23/08/2013 at 09:44

Sorry I know this an old thread. Been running for about 4 months now, this month I have significantly upped my distance and number of runs. Last few runs however have left me with pain in the top part of my left calf muscle, almost behind the knee joint. Reading through all posts I am unsure if this is a strain or just soreness. It is fine when I rest, painful when I initially start to walk and put weight on it, but ok once I am mobile for a bit... In other words I am able to walk/run the pain off. Am I looking at a strain or pull here (did not get the pop sound people talk about) or is the calf just fatigued from the increase in running? Am desperate to get out and train today, but won't if it risks things getting worse... If I have to rest for 4/6 weeks I think I will go mad!

07/12/2015 at 21:57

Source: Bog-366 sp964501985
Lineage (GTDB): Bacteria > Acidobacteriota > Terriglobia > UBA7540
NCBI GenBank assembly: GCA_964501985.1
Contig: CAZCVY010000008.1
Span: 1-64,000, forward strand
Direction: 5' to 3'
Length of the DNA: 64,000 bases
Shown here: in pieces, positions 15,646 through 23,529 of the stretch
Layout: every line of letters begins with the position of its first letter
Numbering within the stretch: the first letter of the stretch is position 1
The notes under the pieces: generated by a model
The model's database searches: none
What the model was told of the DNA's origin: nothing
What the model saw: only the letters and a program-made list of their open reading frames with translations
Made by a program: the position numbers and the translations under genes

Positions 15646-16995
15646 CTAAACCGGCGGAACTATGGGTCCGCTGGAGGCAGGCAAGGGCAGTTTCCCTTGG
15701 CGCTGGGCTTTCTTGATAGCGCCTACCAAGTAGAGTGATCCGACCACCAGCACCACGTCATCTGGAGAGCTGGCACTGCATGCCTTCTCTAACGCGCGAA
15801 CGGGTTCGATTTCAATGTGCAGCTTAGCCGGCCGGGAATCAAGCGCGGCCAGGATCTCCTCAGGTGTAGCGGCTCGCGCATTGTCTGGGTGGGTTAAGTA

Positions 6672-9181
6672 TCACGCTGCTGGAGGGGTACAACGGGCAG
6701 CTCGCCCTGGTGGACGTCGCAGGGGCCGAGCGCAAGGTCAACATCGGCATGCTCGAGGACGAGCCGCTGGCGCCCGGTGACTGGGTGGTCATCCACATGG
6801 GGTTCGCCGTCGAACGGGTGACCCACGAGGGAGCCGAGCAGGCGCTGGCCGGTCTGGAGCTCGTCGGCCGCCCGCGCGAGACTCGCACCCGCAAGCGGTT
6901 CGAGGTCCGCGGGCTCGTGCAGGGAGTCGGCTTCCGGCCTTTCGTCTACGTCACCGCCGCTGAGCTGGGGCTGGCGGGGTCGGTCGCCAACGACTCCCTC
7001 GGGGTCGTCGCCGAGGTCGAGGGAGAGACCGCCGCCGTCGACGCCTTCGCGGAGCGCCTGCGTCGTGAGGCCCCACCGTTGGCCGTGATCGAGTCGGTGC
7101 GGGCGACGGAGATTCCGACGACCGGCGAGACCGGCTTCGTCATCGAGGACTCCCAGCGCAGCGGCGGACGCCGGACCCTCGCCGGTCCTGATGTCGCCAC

I had a dull ache in my calf for about a year. I saw numerous physios and really struggled to get rid of it. What i found out in the end was that i was not pushing off my big toe very much and over compensation by using my 4 other toes, this put a lot of strain on the soleus which is where the pain came from. According to the windlass mechanism you are supposed to use your big toe to do about 80% of your push off when running at full speed. The pain i was getting was on the outside of my leg, particularly at the top. The way i got rid of it was to do a lot of heel raises but concentrating on pushing off the big toe and doing the soleus stretch. My physio recommended starting off doing 15 heel raises and 15 bend knee heel raises 3 times a day and build up from there. Also holding the soleus stretch for 30 seconds with the knee in the 10, 12 and 2o'clock positions, again 3 times per day. I would recommend not running until you get rid of the pain completely, this took me about 2 weeks and then start off running well below your top pace and building up slowly. Hope this helps, it was the most annoying injury i ever had and very hard to get rid of.